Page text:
1881—July 8th Wild Wave, Captain Hurley. Stranded on North Spit, salvaged but condemned later.
1882 —January 17th: Ship East Lothian, Captain Bropley. Stranded on Tory Shoal, salvaged later, badly damaged.
        March 29th Vindex, Captain J. Stolling. Stranded on North Spit. Total loss.
        May 11th: Ship Grasmere, Captain French. Stranded inside harbour. Salvaged but badly damaged.
        July 1st: Torea, Captain Grundy. Stranded in harbour. Salvaged but little damaged.
        August 24th: Barque Caberfeidh, Captain Olilson. Stranded on Tory Shoal. Was swept, off next morning into deep water and found to be undamaged.
1883—January 19th Mary Mildred, Captain Horne. Stranded at Tauhoa Creek. Total loss.
1885—January 2nd: Annabell, Captain McDonald. Stranded Tory Shoal and became total loss.
        January 2nd Camille, Captain Helgeson. Stranded on Inner Shoal. Salvaged badly damaged.
        January 17th: Wave, Captain Christian. Stranded on Inner Shoal and became total loss.
        February 29th: Mary Ann Annison, Captain Carpenter. Stranded on North Spit and became total loss.            
        March 26th: Mathieu, Captain Magnussen. Stranded on North Beach and became total loss.
        August 24th: Western Star, Captain Hamsen. Stranded on Outer South Head. Salvaged, but badly damaged.
1886 —May 29th: Defiance. Captain McKay. Stranded Tory Shoal. Got off undamaged
1887—August 24th: Recamia, Captain Hoist. Capsized when crossing the bar. Five lives lost.
1888—June 5th Sophia R. Luhrs, Marks Stranded North Spit and became total loss.
1889—May 22nd Caberfeidh, Captain Thow Stranded at harbour Got off badly damaged.
        July 27th: Sarah Pile Captain Watt. Stranded Tory Shoal. No damage.
1890—February 7th: Splendid, Captain Dillner. Stranded in harbour and came total loss.
        May 8th: Wild Wave, Captain Bull, Stranded North Spit, but got off later badly damaged.
1891—December 17: Rebecca, Captain Isaac. Stranded on May Catherine Bank. Very badly damaged
1895—December 16th: S.s. Osprey, Captain Rawson. Beached on South Head to avoid foundering. Salvaged later.
1898—March 21st: Cuthona. Captain  Pearson. Stranded on North Spit and became total loss.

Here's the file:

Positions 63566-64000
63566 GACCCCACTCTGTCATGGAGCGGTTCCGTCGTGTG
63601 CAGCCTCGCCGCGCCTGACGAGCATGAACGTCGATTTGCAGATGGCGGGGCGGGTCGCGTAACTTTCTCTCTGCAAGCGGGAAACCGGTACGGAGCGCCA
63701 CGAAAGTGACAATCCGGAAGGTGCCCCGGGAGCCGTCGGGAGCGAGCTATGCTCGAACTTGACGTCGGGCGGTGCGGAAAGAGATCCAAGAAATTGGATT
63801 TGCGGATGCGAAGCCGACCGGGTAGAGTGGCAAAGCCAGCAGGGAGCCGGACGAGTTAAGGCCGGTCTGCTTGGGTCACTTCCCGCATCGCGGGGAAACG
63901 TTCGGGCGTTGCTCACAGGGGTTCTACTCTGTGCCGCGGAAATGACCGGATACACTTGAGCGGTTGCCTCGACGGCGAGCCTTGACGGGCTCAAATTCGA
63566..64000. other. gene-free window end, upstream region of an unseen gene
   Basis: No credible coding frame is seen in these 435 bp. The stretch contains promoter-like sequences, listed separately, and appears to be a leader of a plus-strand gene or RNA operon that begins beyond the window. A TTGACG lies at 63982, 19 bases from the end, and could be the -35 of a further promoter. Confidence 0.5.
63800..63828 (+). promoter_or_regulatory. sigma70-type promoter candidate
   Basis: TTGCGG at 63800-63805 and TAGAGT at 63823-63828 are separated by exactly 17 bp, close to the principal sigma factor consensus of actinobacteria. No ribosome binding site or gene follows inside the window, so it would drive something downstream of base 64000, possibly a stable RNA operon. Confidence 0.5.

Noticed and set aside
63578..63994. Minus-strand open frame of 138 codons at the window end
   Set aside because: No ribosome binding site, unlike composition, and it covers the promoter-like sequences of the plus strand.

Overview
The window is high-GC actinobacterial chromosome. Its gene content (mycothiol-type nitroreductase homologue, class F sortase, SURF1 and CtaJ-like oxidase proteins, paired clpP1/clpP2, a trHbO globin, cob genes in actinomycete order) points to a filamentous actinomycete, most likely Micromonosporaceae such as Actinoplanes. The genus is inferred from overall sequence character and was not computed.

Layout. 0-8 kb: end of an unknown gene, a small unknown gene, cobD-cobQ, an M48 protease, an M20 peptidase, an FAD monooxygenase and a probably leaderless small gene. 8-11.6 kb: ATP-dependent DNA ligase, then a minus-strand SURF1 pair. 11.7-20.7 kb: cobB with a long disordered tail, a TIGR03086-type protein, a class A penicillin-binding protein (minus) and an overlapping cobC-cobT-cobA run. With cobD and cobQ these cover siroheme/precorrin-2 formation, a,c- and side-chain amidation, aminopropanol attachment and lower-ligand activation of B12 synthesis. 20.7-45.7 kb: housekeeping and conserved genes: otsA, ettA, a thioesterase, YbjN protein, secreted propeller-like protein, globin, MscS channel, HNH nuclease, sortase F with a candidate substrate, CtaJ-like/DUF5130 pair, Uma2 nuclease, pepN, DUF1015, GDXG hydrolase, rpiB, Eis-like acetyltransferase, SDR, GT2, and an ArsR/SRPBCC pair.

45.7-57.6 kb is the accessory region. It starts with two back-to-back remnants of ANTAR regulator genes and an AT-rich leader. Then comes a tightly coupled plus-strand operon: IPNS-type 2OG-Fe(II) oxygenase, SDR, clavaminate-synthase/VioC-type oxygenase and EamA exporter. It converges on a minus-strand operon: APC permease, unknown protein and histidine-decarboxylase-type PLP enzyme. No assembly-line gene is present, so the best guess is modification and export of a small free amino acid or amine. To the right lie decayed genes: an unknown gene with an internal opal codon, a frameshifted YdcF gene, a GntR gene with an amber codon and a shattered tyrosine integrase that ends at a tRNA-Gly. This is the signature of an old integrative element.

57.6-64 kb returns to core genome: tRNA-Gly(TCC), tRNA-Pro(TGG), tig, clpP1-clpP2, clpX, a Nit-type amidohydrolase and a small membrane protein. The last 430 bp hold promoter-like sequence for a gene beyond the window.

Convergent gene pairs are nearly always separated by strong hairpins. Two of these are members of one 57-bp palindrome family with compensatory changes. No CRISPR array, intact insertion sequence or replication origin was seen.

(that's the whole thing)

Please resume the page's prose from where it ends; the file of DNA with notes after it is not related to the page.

1899 —August 24: S.s. Sterling, Captain  Robertson. Stranded on Pouton Point. Badly damaged.
1900—August 3rd: Lark, Captain McDonald. Stranded at Heads. Badly damaged.
October 2nd: Lord of the Isles, Captain Armit. Stranded at Heads. Total loss.
Beads. 1901—February 22nd: Eliza Firth, Captain G. Brown. Stranded North Sand Spit. Badly damaged
        February 25th Lady St. Aubyn, Captain McDonald. Stranded at harbour entrance. Total loss.
1902—July 10th: Schooner Huia, Captain  McKenzie. Stranded on Tory Shoal. Got off undamaged.
        September 1st: S.s. Hinemoa, Captain Rollons. Stranded on bar. Got off damaged.
        September 18th Emerald, Captain Walle. Stranded on inner shoal. Got off badly damaged.
1903—January 9th: Opotiki, Captain Barry. Stranded on Franklin Bank. Total loss.
1904 August 14th. Schooner Huia, Captain Mckenzie, Stranded near Omawhare River. Got off damaged
1905—January 19th: Lark, Captain Stenhouse. Stranded Tory Shoal. Got off little damaged.
        May 14th: Neptune. Captain Cliffe. Stranded North Spit. Total loss.
        May 29th: Elverland, Captain Savonny. Stranded Troy Shoal. Got off damaged.
        June 17th: Emerald, Captain Bushell. Stranded North Spit. Total loss.
1906 —August 27th: Defiance, Captain White. Stranded north Spit. Towed off damaged.
        September 20th:  Cape Corrientes, Captain Jones. Stranded  Egg Bank. Towed off undamaged.
1907—March 15th: Isabella de Frain__. Captain Wood. Stranded at entrance to harbour. Towed off damaged
1908—Aucrust I8th: Waratah, Captain Watchlin. Stranded on Troy Shoal. Towed off badly damaged.
1910—October 11th: Sterling and Eliza Firth, collided on bar. The latter badly damaged.
1912—December 4th: Tangihua. Stranded at Beacon Point. One life lost.
1914—September 26th: Barque Anglo Norman, Captain Jeremiassen. Stranded on bar and became total loss.
1915—July 1st: Schooner Eliza Firth. Captain Ipsen. Stranded on Troy Shoal. Towed off seriously damaged.
        September 20th: Waihora. Captain Showman. Stranded Pouto Point. Got off undamaged.